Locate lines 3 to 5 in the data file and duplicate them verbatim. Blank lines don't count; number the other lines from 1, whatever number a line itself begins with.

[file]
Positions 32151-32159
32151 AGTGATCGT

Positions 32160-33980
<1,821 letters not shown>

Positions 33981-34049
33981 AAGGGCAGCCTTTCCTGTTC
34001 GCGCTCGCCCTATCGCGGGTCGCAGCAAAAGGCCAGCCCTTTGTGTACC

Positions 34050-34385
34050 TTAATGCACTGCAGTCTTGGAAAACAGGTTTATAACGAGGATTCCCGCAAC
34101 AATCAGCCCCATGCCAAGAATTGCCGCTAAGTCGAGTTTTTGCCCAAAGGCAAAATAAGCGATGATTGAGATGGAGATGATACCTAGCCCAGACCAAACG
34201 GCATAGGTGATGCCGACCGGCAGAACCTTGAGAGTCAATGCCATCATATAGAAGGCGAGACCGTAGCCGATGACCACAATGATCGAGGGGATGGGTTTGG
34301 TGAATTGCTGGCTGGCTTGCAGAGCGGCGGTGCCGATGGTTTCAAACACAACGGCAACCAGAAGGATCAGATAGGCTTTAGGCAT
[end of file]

Positions 32160-33980
<1,821 letters not shown>

Positions 33981-34049